# Confusion about the notation of directional derivative

by Oliver G   Last Updated August 10, 2019 03:20 AM

From An Introduction to Manifolds by Tu:

$$(1)$$ Let $$D_v = \sum v^i\frac{\partial}{\partial x^i}|_p$$ where $$v = [v^1, \dots, v^n]$$ is a vector in $$\Bbb R^n$$ and $$p = (p^1, \dots, p^n)$$ a point in $$\Bbb R^n.$$ Then $$D_v$$ is a map that sends a function to a number $$D_vf$$.

Let $$C^{\infty}_p$$ be the set of all germs of $$f$$ at $$p$$, where a germ is an equivalence class of pairs $$(f, U)$$ where $$U$$ is a neighborhood of $$p$$ in $$\Bbb R^n$$ and $$(f,U)$$ is similar to $$(g, V)$$ if and only if there's an open subset $$W \subset U \cap V$$ containing $$p$$ such that $$f=g$$ when restricted to $$W$$. Each $$f$$ is a $$C^{\infty}$$ function.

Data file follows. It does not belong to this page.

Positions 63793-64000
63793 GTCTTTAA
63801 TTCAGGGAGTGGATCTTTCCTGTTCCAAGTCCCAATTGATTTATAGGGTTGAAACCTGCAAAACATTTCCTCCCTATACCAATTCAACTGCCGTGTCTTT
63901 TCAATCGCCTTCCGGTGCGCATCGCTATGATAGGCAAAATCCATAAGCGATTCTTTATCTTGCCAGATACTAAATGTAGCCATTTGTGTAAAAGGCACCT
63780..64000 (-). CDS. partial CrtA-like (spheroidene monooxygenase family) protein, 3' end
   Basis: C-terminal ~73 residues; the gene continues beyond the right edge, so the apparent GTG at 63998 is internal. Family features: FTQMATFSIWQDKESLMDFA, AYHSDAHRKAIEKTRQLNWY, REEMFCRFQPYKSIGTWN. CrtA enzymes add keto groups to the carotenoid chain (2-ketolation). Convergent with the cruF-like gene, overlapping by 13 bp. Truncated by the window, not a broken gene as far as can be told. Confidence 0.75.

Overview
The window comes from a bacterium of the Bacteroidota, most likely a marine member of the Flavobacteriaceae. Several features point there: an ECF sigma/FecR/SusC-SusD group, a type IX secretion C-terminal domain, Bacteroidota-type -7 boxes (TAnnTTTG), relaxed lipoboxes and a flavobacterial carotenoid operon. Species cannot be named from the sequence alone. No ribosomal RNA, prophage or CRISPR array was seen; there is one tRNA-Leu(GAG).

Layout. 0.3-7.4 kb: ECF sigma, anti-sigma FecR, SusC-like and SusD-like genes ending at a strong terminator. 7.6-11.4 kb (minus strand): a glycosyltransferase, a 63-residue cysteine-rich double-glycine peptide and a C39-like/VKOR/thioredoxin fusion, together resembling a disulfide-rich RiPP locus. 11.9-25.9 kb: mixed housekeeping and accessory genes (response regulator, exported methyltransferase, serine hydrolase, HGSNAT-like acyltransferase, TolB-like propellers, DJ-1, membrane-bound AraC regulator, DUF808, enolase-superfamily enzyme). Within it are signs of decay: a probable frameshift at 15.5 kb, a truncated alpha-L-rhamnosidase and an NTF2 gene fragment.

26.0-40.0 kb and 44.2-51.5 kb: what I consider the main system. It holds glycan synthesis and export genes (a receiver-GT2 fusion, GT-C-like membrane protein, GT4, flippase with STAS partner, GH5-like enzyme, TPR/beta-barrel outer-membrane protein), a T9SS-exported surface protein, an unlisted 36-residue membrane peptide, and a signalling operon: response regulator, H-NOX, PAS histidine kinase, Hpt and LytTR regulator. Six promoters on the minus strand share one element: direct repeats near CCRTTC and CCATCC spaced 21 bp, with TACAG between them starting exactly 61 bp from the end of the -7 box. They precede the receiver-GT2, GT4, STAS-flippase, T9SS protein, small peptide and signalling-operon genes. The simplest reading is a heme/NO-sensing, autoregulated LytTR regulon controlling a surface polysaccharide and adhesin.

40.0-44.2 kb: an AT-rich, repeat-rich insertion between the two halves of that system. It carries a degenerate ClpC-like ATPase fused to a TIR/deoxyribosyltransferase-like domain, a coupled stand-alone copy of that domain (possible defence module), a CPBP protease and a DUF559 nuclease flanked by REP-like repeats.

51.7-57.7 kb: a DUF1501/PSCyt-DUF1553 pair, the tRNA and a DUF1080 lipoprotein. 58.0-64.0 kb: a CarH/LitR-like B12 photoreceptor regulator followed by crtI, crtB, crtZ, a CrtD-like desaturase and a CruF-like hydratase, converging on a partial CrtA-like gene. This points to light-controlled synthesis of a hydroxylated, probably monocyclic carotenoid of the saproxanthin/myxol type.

Tu then writes:

For each tangent vector at a point $$p$$ in $$\Bbb R^n$$, the directional derivative at $$p$$ gives a map of real vector spaces $$(2)\space D_v: C^{\infty}_p \rightarrow \Bbb R.$$

$$D_v$$ is $$\Bbb R$$-linear and satisfies the Leibniz rule $$D_v(fg) = (D_vf)g(p) + f(p)D_vg.$$

To me, this looks like Tu's giving two different definitions in $$(1)$$ and $$(2)$$. The first is a function from a space of functions, and the second is a function from the set of all germs at $$p$$.

But if he's using the second definition, how is $$D_v(f)$$ defined? $$D_v$$ should map an equivalence class $$[(f,U)]$$ to the real numbers, but I don't understand what the operation is on equivalence classes or how to show this equality on equivalence classes.

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